|Types of Leases
In a closed-end lease, you make a predetermined number of
lease payments for a specified period of time and return
the vehicle at the end of the term.
damage to the vehicle, excess wear and tear, or
additional mileage beyond the mileage allocations in the
lease, you have no contingent responsibility for the
vehicle's value at the close of the lease.
(Note: It is
important to discuss these potential additional charge
items up front before you sign the lease.)
With a closed-end
lease, any loss of value through depreciation of the
vehicle is the responsibility of the leasing company.
Most manufacturer-sponsored leases are the closed-end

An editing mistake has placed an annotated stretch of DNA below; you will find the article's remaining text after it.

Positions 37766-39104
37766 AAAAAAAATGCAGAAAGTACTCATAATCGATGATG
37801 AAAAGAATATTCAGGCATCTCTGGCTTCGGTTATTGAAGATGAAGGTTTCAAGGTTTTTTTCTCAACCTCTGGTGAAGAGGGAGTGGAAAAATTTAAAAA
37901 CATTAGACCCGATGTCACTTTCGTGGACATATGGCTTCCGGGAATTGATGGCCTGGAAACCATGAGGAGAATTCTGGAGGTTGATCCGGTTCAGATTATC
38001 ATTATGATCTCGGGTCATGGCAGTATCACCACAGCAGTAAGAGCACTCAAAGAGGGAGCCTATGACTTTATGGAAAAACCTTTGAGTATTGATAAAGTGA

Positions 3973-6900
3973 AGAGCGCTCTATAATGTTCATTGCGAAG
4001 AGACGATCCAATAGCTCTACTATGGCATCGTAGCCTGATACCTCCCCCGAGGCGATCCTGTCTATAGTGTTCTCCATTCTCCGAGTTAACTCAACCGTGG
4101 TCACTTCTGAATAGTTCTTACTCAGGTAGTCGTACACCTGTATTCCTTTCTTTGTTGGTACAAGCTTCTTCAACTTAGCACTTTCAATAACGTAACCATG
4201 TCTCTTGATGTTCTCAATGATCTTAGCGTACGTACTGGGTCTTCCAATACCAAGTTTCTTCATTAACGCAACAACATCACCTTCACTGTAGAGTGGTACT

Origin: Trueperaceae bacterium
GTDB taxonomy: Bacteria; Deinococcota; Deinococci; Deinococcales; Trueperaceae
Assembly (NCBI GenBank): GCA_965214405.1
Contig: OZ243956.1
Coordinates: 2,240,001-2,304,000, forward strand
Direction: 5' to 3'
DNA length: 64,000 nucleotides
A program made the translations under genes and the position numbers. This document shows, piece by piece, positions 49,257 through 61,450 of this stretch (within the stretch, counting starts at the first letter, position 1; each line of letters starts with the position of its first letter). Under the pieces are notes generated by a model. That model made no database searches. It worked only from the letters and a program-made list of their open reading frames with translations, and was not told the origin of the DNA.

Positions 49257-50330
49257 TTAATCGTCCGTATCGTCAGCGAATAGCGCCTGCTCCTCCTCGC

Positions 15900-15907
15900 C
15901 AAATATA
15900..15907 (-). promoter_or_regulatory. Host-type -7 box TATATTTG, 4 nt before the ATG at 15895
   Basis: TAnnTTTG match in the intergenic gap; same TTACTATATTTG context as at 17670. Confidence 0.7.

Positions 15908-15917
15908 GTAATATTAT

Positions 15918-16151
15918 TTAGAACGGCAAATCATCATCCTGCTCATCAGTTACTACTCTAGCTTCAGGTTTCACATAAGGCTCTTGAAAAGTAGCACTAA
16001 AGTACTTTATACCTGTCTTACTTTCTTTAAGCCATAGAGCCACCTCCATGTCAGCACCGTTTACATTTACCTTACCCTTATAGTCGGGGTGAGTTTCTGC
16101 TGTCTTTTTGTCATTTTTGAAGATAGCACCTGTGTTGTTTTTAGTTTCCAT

In this type of lease, you take the "risk"
that, at the end of the lease term, the vehicle will have
a market value comparable to the amount specified in the
lease contract, sometimes called an "estimated
residual value." If the amount the car is resold for
is equal to the estimated residual value, you owe nothing.
If it is not, you may owe all or portion of the
difference, often called an "end-of-lease payment."
The Federal Consumer Leasing Act provides a measure of
protection for lessees in open-end leases by limiting the
end-of-term liability to no more than the total of three